Jambo Kenya!

On 27 September 2013 by From elephants to kangaroos

I wanted some change, here I am!

welcome kenyaAfter 11 hours of flight with a stopover in Cairo, a good shot of drone and heavy stress (bichou thank you for your call), here I landed in Nairobi at 4am. Jacob, one of the volunteers of the association, led me to the hostel in the area Buruburu, east of Nairobi, to rest before going on three days in the city for guidance. The change is direct: just arrived, I head mechanically to the passenger seat on the right of the car… missed, here we drive on the left so the driver is on the right! Well I mean, we drive on the left … when there is no sag or swell or people on the road! At 4, many people are already up and all buses (the matatu) gathered before starting the service to avoid traffic jams. All pubs and messages are in English, I learned that indeed Swahili and English are the two local languages, but because of local dialects, English is preferred.

To arrive at the hostel, we must pass a Checkpoint with a closed padlock and barbed wire fence to avoid any problems in this city that is not very secure at night.

Once lying around 4:30, now it is the roosters wake up and put on a show. Suit to 5am call to prayer for Muslims (although most Kenyans are Christian, another part is Muslim).

After a short night’s sleep, so here I am awake at 9am. I share a room with one another volunteer, Yunjin, Koream, who will be in mission “kids” also but in Nairobi.

breakfastAt 10am, Stemps, another Kenyan volunteer, picks us. He announced 10min walk to the association office (we actually walk 30min). And then on the way we discover all the shopkeepers all along the road selling food, clothing, cell phone and other. My 1st breaksfast: hot chocolate & chapati (local bread that looks like a pancake), then we go to buy a SIM card to be contacted by the association. People are all over the street but careful because in Kenya, pedestrians are never prior under any circumstances therefore we must look around before crossing!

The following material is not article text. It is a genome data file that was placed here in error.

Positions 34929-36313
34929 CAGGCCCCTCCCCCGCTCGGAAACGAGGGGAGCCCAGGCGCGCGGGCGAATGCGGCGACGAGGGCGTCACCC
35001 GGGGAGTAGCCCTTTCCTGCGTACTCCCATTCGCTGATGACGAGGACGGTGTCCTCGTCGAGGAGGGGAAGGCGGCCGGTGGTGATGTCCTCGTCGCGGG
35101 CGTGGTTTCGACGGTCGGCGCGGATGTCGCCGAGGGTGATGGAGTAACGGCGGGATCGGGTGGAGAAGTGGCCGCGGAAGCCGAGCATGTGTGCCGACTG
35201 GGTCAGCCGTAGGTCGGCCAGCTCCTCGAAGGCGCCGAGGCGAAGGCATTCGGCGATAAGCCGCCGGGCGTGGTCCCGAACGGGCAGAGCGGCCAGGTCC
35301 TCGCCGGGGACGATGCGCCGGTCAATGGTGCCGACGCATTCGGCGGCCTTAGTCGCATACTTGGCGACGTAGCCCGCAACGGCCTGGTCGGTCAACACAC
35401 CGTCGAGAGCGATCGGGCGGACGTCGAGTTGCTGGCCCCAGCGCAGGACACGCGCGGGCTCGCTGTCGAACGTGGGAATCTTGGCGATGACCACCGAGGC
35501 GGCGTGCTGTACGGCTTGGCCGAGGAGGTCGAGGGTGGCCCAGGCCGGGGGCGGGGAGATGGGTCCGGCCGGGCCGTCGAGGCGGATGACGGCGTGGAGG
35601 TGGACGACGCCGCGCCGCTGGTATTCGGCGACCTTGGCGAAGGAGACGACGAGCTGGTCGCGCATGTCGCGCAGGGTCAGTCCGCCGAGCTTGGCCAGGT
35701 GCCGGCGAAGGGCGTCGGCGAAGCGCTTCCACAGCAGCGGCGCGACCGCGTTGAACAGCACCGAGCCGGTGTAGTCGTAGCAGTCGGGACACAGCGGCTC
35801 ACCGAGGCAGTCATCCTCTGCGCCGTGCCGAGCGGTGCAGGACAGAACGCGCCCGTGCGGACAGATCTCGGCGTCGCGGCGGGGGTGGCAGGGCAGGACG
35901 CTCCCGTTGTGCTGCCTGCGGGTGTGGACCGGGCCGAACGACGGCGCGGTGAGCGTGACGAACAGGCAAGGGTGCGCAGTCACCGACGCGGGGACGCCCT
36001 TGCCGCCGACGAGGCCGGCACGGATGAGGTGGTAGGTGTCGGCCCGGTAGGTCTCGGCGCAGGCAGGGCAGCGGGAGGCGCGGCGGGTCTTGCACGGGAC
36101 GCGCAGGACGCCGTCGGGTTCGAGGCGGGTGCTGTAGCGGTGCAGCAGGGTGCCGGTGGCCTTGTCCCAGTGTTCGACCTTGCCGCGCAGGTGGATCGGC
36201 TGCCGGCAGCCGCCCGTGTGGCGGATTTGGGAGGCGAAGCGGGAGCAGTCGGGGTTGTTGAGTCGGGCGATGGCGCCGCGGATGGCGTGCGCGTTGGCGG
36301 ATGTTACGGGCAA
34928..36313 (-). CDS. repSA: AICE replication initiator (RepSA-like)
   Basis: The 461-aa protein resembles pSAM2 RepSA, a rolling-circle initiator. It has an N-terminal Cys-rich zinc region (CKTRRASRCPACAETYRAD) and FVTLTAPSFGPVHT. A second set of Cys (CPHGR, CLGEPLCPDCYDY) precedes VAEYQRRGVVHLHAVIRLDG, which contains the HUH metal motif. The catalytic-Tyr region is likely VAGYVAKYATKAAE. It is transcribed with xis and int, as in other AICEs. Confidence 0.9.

Next we arrive to the association where we meet almost all the staff, including Julia and Laura, German, which we will do our orientation. After a lunch with beef and chopped rice, health and safety recommendations on attack should not be overlooked. Many precautions to take for mosquitoes to avoid catching malaria (although many have caught anyway), never walk alone after 8pm, always take taxis and preferably that has been recommended, etc …

Then a power outage to 4:15 p.m. stops everything and everyone goes home. For our security, it is currently one of the members who bring us to our hostel.

Time for a nap and dinner and the first day ended. Tomorrow another day of orientation more based on association and missions. Friday we will do the city tour before I leave to Kisumu on Saturday.

1st impressions? Everything is different, there is a contrast to the Western world but I was prepared. Where I go to Kisumu for my mission Saturday is a really secluded corner where I have to be very careful. No swimming in the lake, high risk of malaria, never drink tap water, etc.. It will surely take me a little time to get used to the customs, languages​​, foods and other but all is well (unless it’s raining here but it should be better for me to Kisumu).

I can talk for hours that first day and everything I’ve seen, but I will tell you as and measurement. In any case, “so far so good.”

PS: know the internet is very slow so not sure I get to you often put pictures but I will try! For now, it is a failure :)

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